From Hell – Alan Moore

 from hell
(This review was previously published in Books and Lesser Evils)

From Hell by Alan Moore once again proves my earlier statement.

“…Alan Moore is a graphic novel God…” me.

He is. He so freakin’ is!

“…I shall tell you where we are. We’re in the most extreme and utter region of the human mind. A dim, subconscious underworld. A radiant abyss where men meet themselves. Hell, Netley. We’re in Hell…”

In the late 1800s, in the dark and squalid alleyways of the seediest parts of London, England, a monster hunts. Over the following weeks, he will kill with such brutality and utter abandon that it will become the stuff of legend and nightmare. He will be known only as, Jack the Ripper.

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Alan Moore steps onto the brick streets and dark alleys of Whitechapel to offer his version of the Jack the Ripper murders. And is typically Moore, it is done in epic style. The graphic novel encompasses nearly 600 pages of story and artwork, all in black in white, there is no great splashes of red needed here. Moore does that plenty with his story telling.

In From Hell, the killer is not some blood thirsty perversion of humanity but something even more terrifying. He is a well educated physician in the service of the Queen herself. A Mason whose faith in the rituals and power of the Mason’s has no peer and his service to the crown without question.

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From Hell takes its premise from the theory that the Jack the Ripper murders were actually a conspiracy to cover up the birth of an illegitimate child by Prince Albert Victor who was in line for the throne of England. In his youth and stupidity Prince Albert has an affair with a young shop girl and fathers a child. The crown in the visage of Queen Victoria orders that the girl and the child be dealt with and to do so she requests the services of Dr. William Gull. The mother is imprisoned and her sanity questioned. Gull performs a procedure upon the mother rendering her insane. The child disappears. The mother’s friends, themselves falling on hard times decide that the best way to help themselves is to blackmail the Crown with the truth of the illegitimate child. The Queen once again calls on Gull to handle the remaining women and to keep the truth hidden. Gulls answer to the problem gives birth to the Ripper. With the aide of his coach man John Netley, Dr. William Gull hunts the women and murders them and then butchers their remains in a manner that hides his true intent. The city is horrified and the police clueless. But none suspect that the acts are simply to erase those who know of the scandal. Instead they hunt a killer and a madman. Instead of a calculating assassin for the Crown.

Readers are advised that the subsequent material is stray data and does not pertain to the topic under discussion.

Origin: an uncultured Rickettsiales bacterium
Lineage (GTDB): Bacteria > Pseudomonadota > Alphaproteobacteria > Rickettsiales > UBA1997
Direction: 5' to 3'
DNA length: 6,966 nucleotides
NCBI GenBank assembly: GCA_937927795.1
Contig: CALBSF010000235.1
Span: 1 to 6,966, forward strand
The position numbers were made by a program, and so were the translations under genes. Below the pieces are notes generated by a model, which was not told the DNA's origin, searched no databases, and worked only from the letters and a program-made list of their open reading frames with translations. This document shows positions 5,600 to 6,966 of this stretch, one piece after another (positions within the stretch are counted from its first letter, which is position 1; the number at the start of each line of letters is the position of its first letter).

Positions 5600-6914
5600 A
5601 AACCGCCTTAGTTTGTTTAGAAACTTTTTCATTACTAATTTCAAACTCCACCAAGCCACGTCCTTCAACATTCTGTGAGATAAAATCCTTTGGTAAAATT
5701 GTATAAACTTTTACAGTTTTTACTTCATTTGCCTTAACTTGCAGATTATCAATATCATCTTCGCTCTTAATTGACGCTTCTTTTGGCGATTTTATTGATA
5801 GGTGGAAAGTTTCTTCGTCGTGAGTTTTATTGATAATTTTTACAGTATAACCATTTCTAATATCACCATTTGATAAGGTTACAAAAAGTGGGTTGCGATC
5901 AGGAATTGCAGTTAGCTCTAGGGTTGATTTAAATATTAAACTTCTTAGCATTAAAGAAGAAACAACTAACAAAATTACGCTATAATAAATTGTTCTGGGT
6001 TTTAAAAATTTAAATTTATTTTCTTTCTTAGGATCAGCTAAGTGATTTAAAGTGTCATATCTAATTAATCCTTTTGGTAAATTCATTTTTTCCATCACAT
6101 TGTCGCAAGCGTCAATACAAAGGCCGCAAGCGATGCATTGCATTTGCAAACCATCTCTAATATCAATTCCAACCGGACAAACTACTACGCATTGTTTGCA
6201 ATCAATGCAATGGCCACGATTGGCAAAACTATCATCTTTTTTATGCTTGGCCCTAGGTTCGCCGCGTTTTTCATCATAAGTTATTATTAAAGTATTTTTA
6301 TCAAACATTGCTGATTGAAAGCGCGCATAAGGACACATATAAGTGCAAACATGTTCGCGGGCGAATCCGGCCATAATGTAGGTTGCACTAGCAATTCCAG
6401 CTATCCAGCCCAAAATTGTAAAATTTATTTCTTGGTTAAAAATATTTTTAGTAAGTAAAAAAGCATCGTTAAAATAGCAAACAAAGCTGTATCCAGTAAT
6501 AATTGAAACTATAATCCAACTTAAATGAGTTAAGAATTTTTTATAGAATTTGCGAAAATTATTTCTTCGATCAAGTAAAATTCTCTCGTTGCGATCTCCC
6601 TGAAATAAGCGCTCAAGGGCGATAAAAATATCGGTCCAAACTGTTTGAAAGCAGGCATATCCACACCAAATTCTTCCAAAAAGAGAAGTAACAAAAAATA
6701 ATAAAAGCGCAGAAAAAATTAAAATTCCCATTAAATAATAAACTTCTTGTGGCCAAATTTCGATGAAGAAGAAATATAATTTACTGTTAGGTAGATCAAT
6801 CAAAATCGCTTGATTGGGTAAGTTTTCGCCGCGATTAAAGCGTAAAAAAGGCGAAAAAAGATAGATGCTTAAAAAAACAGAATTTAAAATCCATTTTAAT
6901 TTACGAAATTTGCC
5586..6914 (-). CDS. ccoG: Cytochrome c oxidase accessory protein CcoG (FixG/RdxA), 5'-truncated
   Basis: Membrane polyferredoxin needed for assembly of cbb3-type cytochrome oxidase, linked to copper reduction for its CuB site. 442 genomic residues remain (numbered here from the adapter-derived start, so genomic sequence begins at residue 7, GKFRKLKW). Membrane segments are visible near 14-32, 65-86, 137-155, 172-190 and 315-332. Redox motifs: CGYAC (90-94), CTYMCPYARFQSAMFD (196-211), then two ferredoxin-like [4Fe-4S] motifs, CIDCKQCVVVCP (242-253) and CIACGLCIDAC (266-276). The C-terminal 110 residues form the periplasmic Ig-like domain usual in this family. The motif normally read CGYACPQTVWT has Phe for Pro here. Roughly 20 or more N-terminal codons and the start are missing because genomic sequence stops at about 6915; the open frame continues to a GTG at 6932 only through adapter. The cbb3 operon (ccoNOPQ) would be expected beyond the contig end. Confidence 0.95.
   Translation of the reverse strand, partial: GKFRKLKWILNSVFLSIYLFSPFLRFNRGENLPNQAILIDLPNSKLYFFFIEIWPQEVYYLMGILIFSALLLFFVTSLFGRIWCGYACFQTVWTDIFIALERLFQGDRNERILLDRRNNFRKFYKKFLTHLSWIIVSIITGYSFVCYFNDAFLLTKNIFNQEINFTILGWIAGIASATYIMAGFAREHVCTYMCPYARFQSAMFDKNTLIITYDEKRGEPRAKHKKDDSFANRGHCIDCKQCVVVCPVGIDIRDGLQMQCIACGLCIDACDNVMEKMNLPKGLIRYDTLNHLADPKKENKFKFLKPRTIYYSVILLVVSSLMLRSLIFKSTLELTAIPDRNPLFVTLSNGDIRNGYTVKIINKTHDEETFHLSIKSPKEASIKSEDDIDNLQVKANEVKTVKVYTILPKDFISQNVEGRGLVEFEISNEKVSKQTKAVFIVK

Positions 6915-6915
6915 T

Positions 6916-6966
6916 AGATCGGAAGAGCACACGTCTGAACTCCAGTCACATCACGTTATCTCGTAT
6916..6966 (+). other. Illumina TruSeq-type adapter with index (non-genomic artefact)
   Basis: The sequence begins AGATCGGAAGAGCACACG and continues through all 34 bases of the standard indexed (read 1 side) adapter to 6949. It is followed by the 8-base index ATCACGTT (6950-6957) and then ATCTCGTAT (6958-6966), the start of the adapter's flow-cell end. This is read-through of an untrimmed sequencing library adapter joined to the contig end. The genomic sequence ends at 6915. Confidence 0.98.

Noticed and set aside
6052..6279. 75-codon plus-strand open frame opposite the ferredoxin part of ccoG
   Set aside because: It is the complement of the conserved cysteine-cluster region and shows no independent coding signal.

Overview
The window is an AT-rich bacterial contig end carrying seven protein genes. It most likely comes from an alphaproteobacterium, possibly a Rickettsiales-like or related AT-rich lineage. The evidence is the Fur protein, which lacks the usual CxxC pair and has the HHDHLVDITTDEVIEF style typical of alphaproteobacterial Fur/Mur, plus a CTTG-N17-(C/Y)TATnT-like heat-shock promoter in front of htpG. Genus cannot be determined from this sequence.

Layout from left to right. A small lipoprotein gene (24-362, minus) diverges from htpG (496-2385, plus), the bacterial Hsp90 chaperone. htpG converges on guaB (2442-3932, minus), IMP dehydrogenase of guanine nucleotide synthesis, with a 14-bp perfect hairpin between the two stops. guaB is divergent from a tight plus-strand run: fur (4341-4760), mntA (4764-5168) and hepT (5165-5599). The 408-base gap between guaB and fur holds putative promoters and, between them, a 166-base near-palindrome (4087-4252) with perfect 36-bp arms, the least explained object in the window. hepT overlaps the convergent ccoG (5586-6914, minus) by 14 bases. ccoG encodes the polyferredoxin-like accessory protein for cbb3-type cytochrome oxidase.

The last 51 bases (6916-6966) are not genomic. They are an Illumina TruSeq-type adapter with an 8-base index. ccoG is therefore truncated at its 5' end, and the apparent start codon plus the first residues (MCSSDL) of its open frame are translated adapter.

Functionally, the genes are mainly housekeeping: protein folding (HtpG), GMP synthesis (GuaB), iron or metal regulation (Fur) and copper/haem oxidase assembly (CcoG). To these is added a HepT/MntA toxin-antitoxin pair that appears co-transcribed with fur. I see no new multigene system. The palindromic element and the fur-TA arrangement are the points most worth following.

Moore has penned a graphic novel that is both disturbing and insightful. He has brought forth, through his narrative and the stunning black and white artwork of Eddie Campbell a tense and terrifying tale of murder, lust and the incredible power of self delusion. I am not sure which is more horrifying. The murders of these women or the spiritual descent into madness that Dr. Gull gives himself to.

Do not be swayed by the Johnny Depp movie of the same name that was loosely based on this graphic novel. Alan Moore delivers a powerful indictment on the power of haves and the desperation of the have nots. And the from this class distinction, the monster it gives birth to.


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